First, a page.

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Tom Rees | Criminal Defence Lawyer Winnipeg
15
Feb

Truth in Sentencing Not Constitutional

 

In 2015, the Manitoba Court of Appeal ruled that once a person has had their bail revoked, regardless of the circumstances, they were not eligible to receive enhanced credit for time spent in pre-sentence custody. The Court expressly did not decide the constitutionality of the Truth in Sentencing provisions.

Since June 2015, offenders have been receiving 1:1 credit for pre-sentence custody in situations where their previous bail had been revoked.

The Manitoba Court of Appeal has now ruled on the constitutionality of the Truth in Sentencing provisions. The Court found that that sections 524(4) and (8), along with section 719(3.1) violated section 7 of the Charter and were not saved by section 1.

The Court first determined that Proportionality is a principle of fundamental justice (para 66). The Court went on to find that the provisions are not rationally connected to the sentencing process, rendering it unfair:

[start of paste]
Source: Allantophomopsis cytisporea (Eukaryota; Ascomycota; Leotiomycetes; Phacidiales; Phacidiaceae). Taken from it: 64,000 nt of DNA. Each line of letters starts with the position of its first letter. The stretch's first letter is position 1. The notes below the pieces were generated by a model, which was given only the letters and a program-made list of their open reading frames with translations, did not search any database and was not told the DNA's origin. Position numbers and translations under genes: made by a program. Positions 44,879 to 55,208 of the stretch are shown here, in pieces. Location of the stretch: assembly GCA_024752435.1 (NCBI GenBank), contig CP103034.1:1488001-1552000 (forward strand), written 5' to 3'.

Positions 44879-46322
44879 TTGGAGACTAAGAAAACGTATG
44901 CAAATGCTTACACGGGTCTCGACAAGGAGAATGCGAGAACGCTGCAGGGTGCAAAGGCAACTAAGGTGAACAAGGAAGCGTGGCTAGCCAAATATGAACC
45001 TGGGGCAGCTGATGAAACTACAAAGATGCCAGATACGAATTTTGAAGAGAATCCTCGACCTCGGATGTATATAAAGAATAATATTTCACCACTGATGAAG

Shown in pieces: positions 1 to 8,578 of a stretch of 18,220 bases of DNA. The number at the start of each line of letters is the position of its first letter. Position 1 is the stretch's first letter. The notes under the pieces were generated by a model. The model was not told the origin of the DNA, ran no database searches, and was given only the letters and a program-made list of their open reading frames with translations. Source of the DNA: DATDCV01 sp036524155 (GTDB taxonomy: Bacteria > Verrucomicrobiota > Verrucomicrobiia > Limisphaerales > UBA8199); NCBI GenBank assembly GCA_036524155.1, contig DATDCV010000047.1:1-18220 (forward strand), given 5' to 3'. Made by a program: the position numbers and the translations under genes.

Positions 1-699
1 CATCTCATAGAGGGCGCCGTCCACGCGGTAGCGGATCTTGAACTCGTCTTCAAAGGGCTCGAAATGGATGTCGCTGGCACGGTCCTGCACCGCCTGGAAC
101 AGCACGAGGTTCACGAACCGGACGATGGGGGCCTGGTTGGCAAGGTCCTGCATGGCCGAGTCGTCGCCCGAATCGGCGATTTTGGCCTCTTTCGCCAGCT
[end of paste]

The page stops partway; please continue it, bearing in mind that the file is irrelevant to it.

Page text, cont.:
First, the exemptions subject identically-placed offenders to different periods of imprisonment (depending on whether they are able to obtain bail) for reasons that are not relevant to the determination of a proportionate sentence, thereby interfering with the principle of proportionality in the sentencing process, which is a principle of fundamental justice. (para 162)

The Court also found that the provisions were over-broad:

Second, the exemptions go too far in that they overreach in their effect; they target those who commit crimes while out on bail or violent offenders but in reality, they capture offenders who are unable to get bail because of socio-economic reasons, not because of their conduct. (para 162)

The section previously read:

  • 719(3.1) Despite subsection (3), if the circumstances justify it, the maximum is one and one-half days for each day spent in custody unless the reason for detaining the person in custody was stated in the record under subsection 515(9.1) or the person was detained in custody under subsection 524(4) or (8).

The section now reads:

  • 719(3.1) Despite subsection (3), if the circumstances justify it, the maximum is one and one-half days for each day spent in custody.

The MBCA has now clarified the law with respect to enhanced credit. Offenders can receive enhanced credit “if the circumstances justify it”. Revocation no longer disentitles an offender to enhanced credit for pre-sentence custody.

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